Killing Us Sweetly! Part Five, The Shocking "Truth" About Sugar

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Killing Us Sweetly! Part Five, The Shocking "Truth" About Sugar

23rd Jan 2014

What Potentially Happens When I Eat Sugar

After the dispatches program this week on Channel 4, there seems to be a big uproar about the food industry and what they put in our food. For some of us, this isn’t much of a revelation. I have written about this at great length including a little bit of science about sugar addiction. Have a read here

In the final couple of articles on sugar, I want to talk about the possible impact of sugar on the human body. I will talk in this article about the short term effect first.

The Sugar Rush

The classic line we tend to hear is that “I need a sugar” rush. So what actually is a “sugar rush” The first point to consider is digestion. Simple sugars get digested very quickly and the sugar is quickly broken down into glucose in the blood. What then happens is the pancreas produces insulin which then acts like a “key” which helps the glucose get into the cells, muscles, liver and fat tissue (more on insulin in the next article) What happens after this fast rise in blood glucose is the crash that follows. This crash activates stress hormones like cortisol and adrenaline. The problem is that we can’t cope with the stress because we have nothing to be stressed about (i.e. we aren’t in danger) This can cause us to be shaky and irritated. We get the quick high from the glucose then we quickly crash back to Earth!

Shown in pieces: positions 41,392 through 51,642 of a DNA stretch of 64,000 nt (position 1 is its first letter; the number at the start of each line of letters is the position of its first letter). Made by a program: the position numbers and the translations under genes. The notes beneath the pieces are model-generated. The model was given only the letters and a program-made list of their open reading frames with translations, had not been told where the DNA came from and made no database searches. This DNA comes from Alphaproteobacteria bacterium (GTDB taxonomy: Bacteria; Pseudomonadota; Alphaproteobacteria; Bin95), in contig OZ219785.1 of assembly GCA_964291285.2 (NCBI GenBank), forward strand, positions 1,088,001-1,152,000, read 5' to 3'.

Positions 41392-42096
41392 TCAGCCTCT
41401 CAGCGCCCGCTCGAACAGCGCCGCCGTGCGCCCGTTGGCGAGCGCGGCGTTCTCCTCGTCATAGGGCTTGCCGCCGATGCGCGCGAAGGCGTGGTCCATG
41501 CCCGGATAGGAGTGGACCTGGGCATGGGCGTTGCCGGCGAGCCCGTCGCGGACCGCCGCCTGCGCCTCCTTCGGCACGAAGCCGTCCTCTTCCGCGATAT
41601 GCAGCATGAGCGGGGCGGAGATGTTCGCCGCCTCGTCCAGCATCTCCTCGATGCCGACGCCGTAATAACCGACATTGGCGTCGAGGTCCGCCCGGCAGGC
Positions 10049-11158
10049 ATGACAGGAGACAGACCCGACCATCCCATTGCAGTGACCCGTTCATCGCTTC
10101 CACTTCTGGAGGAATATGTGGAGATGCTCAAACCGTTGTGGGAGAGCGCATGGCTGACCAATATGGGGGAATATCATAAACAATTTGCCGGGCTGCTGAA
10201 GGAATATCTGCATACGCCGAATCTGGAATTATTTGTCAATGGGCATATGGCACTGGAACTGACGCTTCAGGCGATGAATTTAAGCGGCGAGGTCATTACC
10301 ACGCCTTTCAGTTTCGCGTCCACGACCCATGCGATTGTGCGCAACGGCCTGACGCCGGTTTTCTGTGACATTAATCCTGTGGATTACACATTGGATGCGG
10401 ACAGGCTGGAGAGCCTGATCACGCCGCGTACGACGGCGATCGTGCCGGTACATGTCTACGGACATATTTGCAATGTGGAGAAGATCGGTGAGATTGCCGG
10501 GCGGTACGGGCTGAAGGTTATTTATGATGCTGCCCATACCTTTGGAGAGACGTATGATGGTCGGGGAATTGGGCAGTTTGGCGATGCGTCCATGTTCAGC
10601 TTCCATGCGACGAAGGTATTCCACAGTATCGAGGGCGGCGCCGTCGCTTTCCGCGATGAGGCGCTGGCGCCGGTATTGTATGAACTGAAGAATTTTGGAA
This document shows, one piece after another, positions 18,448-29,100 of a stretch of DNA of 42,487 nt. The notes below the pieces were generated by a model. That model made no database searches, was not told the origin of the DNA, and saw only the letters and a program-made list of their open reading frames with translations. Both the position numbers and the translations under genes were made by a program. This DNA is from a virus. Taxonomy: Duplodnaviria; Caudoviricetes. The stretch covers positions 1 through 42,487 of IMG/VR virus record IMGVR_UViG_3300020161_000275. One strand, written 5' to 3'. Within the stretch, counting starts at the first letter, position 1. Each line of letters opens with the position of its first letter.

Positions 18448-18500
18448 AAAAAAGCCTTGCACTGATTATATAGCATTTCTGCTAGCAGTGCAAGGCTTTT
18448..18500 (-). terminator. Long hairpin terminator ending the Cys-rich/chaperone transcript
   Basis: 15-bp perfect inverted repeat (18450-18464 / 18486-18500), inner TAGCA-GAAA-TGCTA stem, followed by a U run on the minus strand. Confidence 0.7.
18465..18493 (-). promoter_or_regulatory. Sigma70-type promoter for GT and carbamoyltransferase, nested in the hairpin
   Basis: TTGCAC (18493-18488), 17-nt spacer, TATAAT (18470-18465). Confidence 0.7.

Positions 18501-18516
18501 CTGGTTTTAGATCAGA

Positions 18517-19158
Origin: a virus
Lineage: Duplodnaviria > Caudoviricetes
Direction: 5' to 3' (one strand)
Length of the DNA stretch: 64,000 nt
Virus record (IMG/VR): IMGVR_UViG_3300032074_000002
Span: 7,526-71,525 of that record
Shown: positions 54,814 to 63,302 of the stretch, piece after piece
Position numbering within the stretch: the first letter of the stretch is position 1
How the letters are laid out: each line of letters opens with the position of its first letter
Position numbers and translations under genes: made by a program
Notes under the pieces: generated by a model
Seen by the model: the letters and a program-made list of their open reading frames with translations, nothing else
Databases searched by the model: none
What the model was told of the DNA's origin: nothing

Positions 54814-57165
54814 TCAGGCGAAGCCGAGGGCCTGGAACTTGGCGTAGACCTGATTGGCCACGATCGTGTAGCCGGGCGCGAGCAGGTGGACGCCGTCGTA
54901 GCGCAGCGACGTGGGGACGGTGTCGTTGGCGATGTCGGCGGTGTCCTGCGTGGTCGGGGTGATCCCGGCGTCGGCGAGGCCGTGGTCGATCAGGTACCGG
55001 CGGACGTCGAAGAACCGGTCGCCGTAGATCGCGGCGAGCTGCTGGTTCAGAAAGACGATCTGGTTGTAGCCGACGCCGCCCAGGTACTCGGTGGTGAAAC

Lower Immunity

Eating or specifically drinking sugar may curb the immune system by reducing your white blood count. There have been studies that show a, increase in susceptibility to disease within hours of drinking a sugary drink. This was tracked by a marked reduction is white blood cells for up to five hours after eating one hundred grams of sugar.

Sugar and memory loss

There have been connections made between dementia and high blood glucose levels. If you seem to get “brain fog” after a sugary meal, this is could be a mild form of memory loss. Diabetes is considered a risk to mental health as it damages blood vessels in the brain. This is why some people call Alzheimer's disease type 3 diabetes. There was a study done in Germany where people with higher blood sugar levels scored lower than a memory test than test subjects with lower blood glucose levels.

Money talks and sugar walks

I have discussed some of the additional side effects of sugar consumption in this piece, however there also another point to be considered here. In the Dispatches program about sugar, there were revelations about researchers getting funding from the food industry. Here is the problem you have, if you are trying to work and someone offers money to carry on, it would take a lot to turn it down. These people are only human after all. When people oppose the views on sugar, it is normally because they have a vested interest in doing so. If these are medical professionals and scientists, then they will sometimes go with the favoured option chosen by the people that are funding them. If I paid you to “find something” that answered your question, I bet you would look very hard indeed. The same goes for research into the safety of sugar and sweeteners.

Conclusion

I don’t expect people to believe what I write, however I do recommend that people see how they feel. If you get a reaction when you eat sugar, should you consider this or should you just go the Doctors and try and medicate your way out of it? If you are concerned about your health or the health of your family, I would highly recommend getting all the facts. If you rely on food industry backed research or just the authorities, then you may be getting biased advice.

References

High Blood Sugar Levels and Dementia Risk

High blood sugar levels linked to memory loss